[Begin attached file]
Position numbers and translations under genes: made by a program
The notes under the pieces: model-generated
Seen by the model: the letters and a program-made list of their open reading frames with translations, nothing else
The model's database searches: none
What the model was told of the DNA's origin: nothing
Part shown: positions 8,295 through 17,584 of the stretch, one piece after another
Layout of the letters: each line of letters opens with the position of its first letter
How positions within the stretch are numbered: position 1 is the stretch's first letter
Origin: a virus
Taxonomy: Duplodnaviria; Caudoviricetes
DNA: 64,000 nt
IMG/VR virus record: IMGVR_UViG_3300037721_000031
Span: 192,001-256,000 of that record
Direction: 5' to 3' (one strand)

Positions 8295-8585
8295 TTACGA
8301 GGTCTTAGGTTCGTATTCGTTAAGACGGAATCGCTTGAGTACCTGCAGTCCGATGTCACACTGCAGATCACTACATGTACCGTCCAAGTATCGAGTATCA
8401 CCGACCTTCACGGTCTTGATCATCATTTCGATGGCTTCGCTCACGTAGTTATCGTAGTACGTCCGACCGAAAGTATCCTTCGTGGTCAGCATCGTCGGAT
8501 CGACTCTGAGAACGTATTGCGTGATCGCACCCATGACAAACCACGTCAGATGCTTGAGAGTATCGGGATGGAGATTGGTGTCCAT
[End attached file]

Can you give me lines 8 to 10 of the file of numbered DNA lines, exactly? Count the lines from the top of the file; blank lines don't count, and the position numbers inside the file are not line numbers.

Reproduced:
How positions within the stretch are numbered: position 1 is the stretch's first letter
Origin: a virus
Taxonomy: Duplodnaviria; Caudoviricetes